Since the start of the Constitutional Assembly’s work, issues related to the rights of Indigenous Peoples have gained great relevance, both in the formal and the substantive spheres. In the former, a Provisional Committee on Indigenous Participation and Consultation was set up to produce regulatory proposals for the participation and consultation of Indigenous Peoples in the process.[xii] This resulted in the production of a Regulation on the subject,[xiii] Article 2 of which aims to “establish relevant, permanent, binding and continuous mechanisms for Indigenous participation and consultation, allowing Indigenous Peoples and nations pre-existing the State to submit proposals, recommendations and establish agreements to be discussed in the deliberative stage of the constitutional process.” The Regulation explicitly includes the Indigenous Peoples’ own or customary law as normative sources for this task, along with the United Nations Declaration on the Rights of Indigenous Peoples, ILO Convention No. 169 and other international instruments. It also incorporates the jurisprudence of the Inter-American Court of Human Rights, the observations and recommendations of the Human Rights Treaty Committees and the UN Special Rapporteurs on human rights, and the recommendations of the Inter-American Commission on Human Rights (Article 7).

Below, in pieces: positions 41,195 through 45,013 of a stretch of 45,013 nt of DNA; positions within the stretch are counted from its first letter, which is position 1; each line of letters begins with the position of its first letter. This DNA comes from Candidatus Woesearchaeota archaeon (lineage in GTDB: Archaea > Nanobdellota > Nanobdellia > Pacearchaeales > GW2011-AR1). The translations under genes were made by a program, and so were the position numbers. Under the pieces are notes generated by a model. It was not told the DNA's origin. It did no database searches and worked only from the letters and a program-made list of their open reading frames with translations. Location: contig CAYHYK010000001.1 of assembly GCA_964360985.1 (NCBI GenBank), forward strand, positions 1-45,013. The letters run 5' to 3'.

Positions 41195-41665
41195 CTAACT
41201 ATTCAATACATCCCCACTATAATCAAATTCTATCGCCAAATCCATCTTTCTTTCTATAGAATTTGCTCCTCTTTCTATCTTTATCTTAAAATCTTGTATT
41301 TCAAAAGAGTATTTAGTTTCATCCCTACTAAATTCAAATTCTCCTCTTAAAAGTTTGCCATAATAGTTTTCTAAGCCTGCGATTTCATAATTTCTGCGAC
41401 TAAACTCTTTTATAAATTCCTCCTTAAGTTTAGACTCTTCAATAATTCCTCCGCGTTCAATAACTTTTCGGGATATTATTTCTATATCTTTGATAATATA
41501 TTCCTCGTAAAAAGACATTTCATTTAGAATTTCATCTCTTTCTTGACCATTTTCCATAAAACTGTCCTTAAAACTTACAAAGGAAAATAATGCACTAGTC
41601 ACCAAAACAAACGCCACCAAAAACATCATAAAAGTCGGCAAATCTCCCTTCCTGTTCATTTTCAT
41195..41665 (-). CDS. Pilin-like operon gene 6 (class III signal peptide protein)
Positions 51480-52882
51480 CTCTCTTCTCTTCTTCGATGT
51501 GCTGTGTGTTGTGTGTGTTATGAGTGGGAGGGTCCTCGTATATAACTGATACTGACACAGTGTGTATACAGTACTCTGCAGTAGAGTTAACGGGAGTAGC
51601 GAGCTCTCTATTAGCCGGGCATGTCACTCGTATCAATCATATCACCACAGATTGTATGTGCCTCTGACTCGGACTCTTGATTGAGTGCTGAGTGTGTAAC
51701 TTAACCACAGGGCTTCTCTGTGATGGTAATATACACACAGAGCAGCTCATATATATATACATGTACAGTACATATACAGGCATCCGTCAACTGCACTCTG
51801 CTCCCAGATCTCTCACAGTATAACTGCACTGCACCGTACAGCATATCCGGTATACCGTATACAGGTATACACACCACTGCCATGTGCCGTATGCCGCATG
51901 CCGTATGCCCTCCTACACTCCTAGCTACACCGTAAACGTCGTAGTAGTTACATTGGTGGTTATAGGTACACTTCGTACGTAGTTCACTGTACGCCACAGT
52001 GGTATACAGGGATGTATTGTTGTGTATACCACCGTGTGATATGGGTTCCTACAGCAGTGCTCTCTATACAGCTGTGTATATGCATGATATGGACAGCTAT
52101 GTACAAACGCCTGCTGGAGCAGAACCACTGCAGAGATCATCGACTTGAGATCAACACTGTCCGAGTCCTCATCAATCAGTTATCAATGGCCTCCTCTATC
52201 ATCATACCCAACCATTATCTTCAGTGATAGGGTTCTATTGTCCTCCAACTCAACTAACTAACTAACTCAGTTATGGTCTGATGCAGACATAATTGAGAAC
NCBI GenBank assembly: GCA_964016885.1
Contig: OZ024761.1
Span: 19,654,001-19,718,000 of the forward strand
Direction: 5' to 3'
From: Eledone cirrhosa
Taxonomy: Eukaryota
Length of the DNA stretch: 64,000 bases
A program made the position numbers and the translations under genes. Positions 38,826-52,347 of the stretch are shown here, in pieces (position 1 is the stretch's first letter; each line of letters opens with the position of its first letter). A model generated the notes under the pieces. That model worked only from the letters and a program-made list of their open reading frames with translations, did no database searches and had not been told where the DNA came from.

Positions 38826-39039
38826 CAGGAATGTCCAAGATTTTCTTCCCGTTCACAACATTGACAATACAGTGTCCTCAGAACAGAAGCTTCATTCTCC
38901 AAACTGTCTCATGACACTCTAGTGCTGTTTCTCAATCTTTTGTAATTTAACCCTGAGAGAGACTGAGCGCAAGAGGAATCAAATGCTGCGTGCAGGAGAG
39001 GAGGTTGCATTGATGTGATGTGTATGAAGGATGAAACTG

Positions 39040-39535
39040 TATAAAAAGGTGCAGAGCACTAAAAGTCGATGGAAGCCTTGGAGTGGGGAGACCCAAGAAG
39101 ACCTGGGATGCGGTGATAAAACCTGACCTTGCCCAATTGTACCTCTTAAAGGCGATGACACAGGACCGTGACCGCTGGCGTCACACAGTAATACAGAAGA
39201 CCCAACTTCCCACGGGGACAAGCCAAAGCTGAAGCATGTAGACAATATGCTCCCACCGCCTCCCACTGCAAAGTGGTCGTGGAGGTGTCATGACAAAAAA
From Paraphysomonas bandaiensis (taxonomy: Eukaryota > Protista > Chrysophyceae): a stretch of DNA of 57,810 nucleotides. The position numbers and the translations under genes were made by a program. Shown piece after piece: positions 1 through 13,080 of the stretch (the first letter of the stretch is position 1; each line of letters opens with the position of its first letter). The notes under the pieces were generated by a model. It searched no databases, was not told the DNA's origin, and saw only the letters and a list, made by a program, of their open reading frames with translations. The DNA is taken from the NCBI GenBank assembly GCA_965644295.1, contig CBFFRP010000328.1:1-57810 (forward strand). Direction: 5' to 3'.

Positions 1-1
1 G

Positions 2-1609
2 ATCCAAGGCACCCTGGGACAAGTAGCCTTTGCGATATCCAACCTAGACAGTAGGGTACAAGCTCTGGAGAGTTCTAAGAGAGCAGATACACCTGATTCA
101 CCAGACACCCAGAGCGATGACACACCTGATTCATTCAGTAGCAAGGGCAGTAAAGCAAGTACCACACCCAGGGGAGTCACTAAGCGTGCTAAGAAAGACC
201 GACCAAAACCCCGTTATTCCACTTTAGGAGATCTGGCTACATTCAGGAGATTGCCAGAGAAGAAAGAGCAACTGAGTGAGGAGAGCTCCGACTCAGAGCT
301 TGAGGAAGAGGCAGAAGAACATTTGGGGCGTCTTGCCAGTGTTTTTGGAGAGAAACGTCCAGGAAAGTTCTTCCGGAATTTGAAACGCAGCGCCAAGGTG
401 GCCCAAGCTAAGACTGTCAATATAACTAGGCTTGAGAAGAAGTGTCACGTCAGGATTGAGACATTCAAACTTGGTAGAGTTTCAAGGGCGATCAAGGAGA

This same Regulation envisages holding an Indigenous constitutional consultation, along with various participative bodies such as the “initiative for native peoples’ norms”, in order to allow Indigenous organisations to generate proposals for constitutional texts to be debated by the Constitutional Assembly. To ensure implementation of this participation and consultation process, a Committee on the Rights of Indigenous Peoples and Plurinationality has been established. One of the main problems facing this Committee in terms of implementing the Indigenous consultation process is the limited timeframe in which the Constitutional Assembly is operating generally, which allows only two months in which to conduct this. This is in addition to the limited budget envisaged for this purpose.

In terms of substance, it is worth noting the inclusion of Indigenous Peoples and their rights in the General Rules of Procedure of the Constitutional Assembly. Article 1 thus defines the Assembly as “a representative, parity and plurinational assembly, autonomous by nature, convened by the people of Chile to exercise original constitutional power”. In addition, the rights of autonomy, territory, common property and legal pluralism of Indigenous Peoples, among others, are included in the proposals for norms being drafted by the thematic commissions of the Constitutional Assembly, each of which includes at least two representatives from Indigenous reserved seats. These representatives have also tabled a series of constitutional initiatives related to the rights of Indigenous Peoples, and 248 initiatives have been presented to the Constitutional Assembly by the Indigenous Peoples themselves, all of which will form part of the constitutional debate.[xiv] All this suggests that these rights, as well as plurinationality, will be envisaged in the constitutional text drafted by the Constitutional Assembly and to be put to a referendum in 2022.

Mining and Indigenous Peoples of the north